Rawson Lake is an emerald gem above Upper Kananaskis Lake in Kananaskis Country, Alberta.
Rawson Lake is an incredibly beautiful, jade, alpine lake buried in the mountains above the south side of Upper Kananaskis Lake in the shadow of 10,414 ft, (3,174 m) Mount Sarrail.
The trail-head is at the farthest end of the Upper Kananaskis Lake parking area which offers amazing views across the Upper Kananaskis Lake to its earth dam and Mount Indefatigable. This hike will proceed on a gorgeous sunny day.
The first 1.2 KM (¾ mile) of this easy hike is along the south shore of Upper Kananaskis Lake on relatively flat, excellent-quality trail.
A short distance past the bridge over Sarrail Creek Waterfall, the trail continues to circle Upper Kananaskis Lake until branching off to the left to initiate a fairly steep ascent of 1,000 vertical feet (305 m) on switchbacks over good trail through 2 KM (1 ¹⁄₃ miles) of forest trail.
At the top of the hill the trail elevation gain reduces gradually to level for the final kilometer to Rawson Lake. The initial view of the lake is always breathtaking.
The official trail continues along the east shoreline of Rawson Lake on good gravel trail. Note: With snow above, this lakeside trail can pose significant avalanche risk.
Past the official end of the trail, a good path at the bottom of a scree slope tracks the shoreline, below towering cliffs, to a beautiful pond partially surrounded by patches of snow.
Hiking to the far end of the lake and beyond continues further around the end of the lake to steep passage to the col viewpoint for a spectacular view down to Kananaskis Lakes from high altitude. Specifically, this day is intended to be more leisurely so photographs will be captured from the far end of the lake.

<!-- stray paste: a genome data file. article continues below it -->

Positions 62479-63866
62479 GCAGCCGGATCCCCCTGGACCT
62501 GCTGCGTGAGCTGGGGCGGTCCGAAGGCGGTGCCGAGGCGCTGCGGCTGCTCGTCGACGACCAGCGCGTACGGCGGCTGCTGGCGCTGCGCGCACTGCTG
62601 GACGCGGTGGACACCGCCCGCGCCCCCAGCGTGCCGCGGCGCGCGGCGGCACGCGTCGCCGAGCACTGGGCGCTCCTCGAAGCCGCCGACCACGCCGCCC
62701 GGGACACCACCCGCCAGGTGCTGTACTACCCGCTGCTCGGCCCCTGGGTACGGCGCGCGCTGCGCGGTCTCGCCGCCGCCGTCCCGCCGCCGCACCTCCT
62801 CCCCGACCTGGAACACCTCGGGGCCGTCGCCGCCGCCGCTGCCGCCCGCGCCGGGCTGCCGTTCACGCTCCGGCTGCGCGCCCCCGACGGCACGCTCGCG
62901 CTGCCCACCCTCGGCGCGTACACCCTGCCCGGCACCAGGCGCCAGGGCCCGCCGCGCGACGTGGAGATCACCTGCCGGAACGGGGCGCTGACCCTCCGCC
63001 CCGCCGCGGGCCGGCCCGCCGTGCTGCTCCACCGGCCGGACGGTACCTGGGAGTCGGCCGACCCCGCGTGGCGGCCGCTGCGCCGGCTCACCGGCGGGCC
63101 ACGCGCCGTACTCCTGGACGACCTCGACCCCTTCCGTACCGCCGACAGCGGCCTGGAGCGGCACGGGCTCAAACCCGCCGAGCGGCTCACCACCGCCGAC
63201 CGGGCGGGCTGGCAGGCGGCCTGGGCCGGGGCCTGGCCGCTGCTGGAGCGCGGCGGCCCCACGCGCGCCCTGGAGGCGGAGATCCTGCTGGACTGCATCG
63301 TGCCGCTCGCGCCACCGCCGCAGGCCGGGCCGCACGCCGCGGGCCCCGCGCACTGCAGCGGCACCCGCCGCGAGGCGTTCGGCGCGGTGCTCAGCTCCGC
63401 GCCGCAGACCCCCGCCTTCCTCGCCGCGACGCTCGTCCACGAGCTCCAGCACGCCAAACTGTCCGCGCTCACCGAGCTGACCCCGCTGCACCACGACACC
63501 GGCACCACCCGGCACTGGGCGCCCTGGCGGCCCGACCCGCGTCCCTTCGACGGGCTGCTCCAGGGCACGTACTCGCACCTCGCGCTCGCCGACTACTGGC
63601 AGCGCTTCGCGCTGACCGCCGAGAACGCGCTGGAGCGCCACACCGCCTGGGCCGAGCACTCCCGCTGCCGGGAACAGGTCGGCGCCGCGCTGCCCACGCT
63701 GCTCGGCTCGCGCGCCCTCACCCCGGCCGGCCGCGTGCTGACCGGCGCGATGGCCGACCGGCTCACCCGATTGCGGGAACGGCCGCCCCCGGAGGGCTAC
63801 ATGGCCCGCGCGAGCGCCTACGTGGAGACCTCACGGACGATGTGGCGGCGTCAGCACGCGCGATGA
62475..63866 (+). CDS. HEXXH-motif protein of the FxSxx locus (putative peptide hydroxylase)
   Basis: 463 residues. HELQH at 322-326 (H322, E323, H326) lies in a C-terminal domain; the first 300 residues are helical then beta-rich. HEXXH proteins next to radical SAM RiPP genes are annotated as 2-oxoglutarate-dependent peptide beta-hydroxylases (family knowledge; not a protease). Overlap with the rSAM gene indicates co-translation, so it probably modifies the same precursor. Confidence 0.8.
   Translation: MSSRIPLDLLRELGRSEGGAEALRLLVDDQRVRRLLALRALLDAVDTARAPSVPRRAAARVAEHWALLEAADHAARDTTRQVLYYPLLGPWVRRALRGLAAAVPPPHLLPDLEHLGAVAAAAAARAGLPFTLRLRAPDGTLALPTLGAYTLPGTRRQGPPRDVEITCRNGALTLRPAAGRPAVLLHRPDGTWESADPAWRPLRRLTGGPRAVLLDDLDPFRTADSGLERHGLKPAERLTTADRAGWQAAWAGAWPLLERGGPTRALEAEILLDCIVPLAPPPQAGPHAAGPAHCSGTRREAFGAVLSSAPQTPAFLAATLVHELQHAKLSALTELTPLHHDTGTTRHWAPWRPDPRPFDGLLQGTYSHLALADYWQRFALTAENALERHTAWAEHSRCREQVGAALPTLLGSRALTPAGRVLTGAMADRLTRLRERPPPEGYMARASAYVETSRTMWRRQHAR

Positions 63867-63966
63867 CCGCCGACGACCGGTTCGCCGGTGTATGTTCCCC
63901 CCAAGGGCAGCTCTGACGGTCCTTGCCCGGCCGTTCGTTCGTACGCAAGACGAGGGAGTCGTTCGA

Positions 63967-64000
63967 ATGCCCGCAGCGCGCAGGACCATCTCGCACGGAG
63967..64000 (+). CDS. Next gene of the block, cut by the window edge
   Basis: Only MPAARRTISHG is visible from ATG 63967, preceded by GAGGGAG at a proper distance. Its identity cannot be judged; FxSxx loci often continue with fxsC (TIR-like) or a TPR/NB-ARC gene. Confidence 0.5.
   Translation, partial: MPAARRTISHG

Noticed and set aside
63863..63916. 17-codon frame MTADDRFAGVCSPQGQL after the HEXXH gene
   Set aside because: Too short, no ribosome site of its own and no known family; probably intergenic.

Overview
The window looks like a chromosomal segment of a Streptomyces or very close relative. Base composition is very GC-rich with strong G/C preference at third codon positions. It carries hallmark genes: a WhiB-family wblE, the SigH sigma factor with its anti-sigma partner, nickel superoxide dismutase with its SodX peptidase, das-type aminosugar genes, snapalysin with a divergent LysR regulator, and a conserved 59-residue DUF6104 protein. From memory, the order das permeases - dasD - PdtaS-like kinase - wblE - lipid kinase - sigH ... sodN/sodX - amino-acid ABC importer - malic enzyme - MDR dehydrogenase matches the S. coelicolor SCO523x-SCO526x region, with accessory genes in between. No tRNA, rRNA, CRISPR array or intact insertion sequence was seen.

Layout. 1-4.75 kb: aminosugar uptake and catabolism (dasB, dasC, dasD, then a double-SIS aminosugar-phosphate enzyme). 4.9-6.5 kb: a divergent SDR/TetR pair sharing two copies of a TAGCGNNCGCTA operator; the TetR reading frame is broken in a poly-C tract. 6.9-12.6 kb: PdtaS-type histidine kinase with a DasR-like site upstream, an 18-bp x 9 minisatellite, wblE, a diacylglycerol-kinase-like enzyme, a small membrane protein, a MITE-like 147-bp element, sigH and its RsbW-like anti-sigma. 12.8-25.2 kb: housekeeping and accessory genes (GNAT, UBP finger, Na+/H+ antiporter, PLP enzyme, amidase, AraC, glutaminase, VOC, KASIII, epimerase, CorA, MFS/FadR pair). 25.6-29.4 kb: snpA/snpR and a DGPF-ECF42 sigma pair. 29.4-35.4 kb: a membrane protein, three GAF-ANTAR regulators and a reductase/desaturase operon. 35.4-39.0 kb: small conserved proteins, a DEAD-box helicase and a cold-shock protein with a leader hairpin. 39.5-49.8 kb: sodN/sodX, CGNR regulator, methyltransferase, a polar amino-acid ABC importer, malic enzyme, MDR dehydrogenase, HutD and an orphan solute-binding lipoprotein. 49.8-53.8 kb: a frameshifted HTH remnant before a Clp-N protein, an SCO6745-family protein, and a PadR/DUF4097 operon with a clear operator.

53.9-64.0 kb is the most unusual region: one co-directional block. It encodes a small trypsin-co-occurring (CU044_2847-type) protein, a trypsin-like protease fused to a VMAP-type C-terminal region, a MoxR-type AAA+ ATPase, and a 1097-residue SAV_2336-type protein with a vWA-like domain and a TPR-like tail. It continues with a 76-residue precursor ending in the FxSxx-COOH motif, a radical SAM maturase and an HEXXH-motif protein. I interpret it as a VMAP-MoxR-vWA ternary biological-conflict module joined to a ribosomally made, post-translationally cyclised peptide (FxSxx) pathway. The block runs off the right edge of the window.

This incredibly beautiful place at the end of Rawson Lake, where the base of Mount Sarrail looms large behind and above, offers virtually limitless photographic opportunity. There are still deposits of snow clinging to the steep scree slopes.
The east side of the huge cirque holds snow which is partially hidden behind a large scree head-wall. Curiosity demands knowing what else may be lurking behind that head-wall. This needs to be investigated.
Climbing scree is punishment. One step forward; slide back two. The ascent is an arduous but mercifully short, off-trail grunt up the slope. At the top of the head-wall ridge the view into the large bowl reveals a tiny deposit of water at the bottom of the bowl but otherwise it is just a huge parabolic floor of scree.
The real advantage is that from this slightly higher elevation it is easy to capture amazing photos of the entire length and breadth of Rawson Lake.
The vigorous ascent route on scree is substantially less attractive for the descent. A traverse along the ridge reveals an alternate route which will allow making the steepest part of the descent on larger, more stable talus.
Below the talus there is a pronounced sound of melt water flowing underground to emerge into a maze of moss-bound streams which eventually merge and flow into Rawson Lake.
For most of the hike at the end of Rawson Lake, attention is focused on a very large boulder adjacent to an impressive field of pink flowers so the off-trail retreat includes visiting this incredible location above the pond. This is home. These are my gardens.
The afternoon sun is supporting marvelous photographs as retreat proceeds along the shoreline. At the end of the lake, another off-trail diversion across scree slopes reveals interesting features including a vaulted outhouse/sauna.
All the modern conveniences! Be sure to remove your pack before entering. There is barely enough room inside to change your mind.
The return hike to the parking area is swift and the day is completed with images of spectacular views across Upper Kananaskis Lake.
The outstanding, perfect-weather day which began with the discovery of George Pocaterra’s Cabin is embellished by the hike to Rawson Lake. The lake is an alpine gem and a very popular snowshoe trip in the winter.
Reminder: There is dangerous avalanche terrain in winter past the near end of the lake.